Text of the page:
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Publication numberUS20060265555 A1
Publication typeApplication
Application numberUS 11/132,656
Publication dateNov 23, 2006
Filing dateMay 19, 2005
Priority dateMay 19, 2005
Also published asCN1866237A, CN100412851C
Publication number11132656, 132656, US 2006/0265555 A1, US 2006/265555 A1, US 20060265555 A1, US 20060265555A1, US 2006265555 A1, US 2006265555A1, US-A1-20060265555, US-A1-2006265555, US2006/0265555A1, US2006/265555A1, US20060265555 A1, US20060265555A1, US2006265555 A1, US2006265555A1
InventorsGordon Davis, Jeffrey Derby
Original AssigneeInternational Business Machines Corporation
Export CitationBiBTeX, EndNote, RefMan
External Links: USPTO, USPTO Assignment, Espacenet
Methods and apparatus for sharing processor resources
US 20060265555 A1
Abstract
In a first aspect, a first method is provided for sharing processor resources. The first method includes the steps of (1) grouping a plurality of physical registers into at least one array, wherein registers in each of the at least one array share read and write ports and wherein at least two types of execution units are coupled to each of the at least one array; and (2) storing different types of data at different times in at least one of the registers from the at least one array, wherein each of the different types of data is associated with at least a different one of the execution units. Numerous other aspects are provided.
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Claims(25)
1. A method of sharing processor resources, comprising:
grouping a plurality of physical registers into at least one array, wherein registers in each of the at least one array share read and write ports and wherein at least two types of execution units are coupled to each of the at least one array; and
storing different types of data at different times in at least one of the registers from the at least one array, wherein each of the different types of data is associated with at least a different one of the execution units.
2. The method of claim 1 wherein storing different types of data at different times in at least one of the registers from the at least one array includes:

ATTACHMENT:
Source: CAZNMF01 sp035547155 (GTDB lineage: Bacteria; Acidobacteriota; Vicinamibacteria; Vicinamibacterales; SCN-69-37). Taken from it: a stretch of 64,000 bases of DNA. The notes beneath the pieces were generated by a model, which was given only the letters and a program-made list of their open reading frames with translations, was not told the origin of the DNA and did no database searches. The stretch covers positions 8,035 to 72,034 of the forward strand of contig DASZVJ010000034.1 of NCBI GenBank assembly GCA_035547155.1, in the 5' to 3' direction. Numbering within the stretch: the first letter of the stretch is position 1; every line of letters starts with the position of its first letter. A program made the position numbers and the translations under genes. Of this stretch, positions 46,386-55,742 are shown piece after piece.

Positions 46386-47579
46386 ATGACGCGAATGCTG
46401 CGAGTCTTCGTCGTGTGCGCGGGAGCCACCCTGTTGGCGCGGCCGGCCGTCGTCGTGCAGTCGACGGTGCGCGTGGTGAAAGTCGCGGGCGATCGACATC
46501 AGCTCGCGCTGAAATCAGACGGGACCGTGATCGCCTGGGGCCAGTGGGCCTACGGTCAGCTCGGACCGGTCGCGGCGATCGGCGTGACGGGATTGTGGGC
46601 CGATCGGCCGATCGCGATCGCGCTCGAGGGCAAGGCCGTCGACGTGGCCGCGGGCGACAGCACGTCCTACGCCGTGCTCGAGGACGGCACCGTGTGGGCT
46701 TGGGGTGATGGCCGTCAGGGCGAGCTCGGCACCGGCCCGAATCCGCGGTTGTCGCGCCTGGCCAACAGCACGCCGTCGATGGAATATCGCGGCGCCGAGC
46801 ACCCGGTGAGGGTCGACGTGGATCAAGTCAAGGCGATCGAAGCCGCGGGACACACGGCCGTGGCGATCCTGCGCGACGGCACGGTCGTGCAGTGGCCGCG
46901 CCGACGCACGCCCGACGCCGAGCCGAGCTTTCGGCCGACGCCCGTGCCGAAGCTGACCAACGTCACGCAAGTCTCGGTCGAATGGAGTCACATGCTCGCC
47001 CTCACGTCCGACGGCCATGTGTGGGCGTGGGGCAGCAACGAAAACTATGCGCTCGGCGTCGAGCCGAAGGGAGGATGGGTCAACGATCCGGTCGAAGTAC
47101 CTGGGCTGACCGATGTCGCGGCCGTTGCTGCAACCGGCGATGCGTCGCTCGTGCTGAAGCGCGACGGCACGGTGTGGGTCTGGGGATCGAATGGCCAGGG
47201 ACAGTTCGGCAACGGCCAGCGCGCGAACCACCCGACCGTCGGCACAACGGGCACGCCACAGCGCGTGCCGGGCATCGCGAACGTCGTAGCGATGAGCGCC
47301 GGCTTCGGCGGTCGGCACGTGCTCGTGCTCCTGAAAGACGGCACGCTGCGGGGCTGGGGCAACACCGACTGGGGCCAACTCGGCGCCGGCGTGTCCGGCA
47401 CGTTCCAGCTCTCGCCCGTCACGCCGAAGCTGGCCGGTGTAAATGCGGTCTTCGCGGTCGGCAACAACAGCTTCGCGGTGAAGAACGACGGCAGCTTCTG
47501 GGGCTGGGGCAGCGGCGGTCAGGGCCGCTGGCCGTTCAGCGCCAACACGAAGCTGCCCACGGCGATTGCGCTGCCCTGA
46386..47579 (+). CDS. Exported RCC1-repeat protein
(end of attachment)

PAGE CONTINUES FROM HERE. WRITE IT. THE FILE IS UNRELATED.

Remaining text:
forming at least one queue of available physical registers from the at least one array; and
during a first time, allocating a first physical register from one of the at least one queue of available registers to store data of a first type.
3. The method of claim 2 wherein allocating the first physical register from one of the at least one queue of available registers to store data of the first type includes mapping an address of the first physical register to an architected register address; and
further comprising storing data of the first type in the first physical register.
4. The method of claim 3 further comprising:
when the data of the first type stored in the first physical register is no longer required to be stored, removing mapping of the address of the first physical register to the architected register address;
placing the first physical register on the one of the at least one queues of available registers; and
during a second time different than the first time, allocating the first physical register to store data of a second type;
wherein allocating the first physical register to store data of the second type includes mapping an address of the first physical register to an architected register address.
5. The method of claim 2 wherein:
forming at least one queue of available physical registers from the at least one array includes:
forming a first queue of available physical registers from the at least one array adapted to store data corresponding to a first thread; and
forming a second queue of available physical registers from the at least one array adapted to store data corresponding to a second thread; and
allocating a first physical register from one of the at least one queue of available registers to store data of a first type includes:
allocating a first physical register from the first queue of available physical registers to store data; and
allocating a first physical register from the second queue of available physical registers to store the same data of the first type.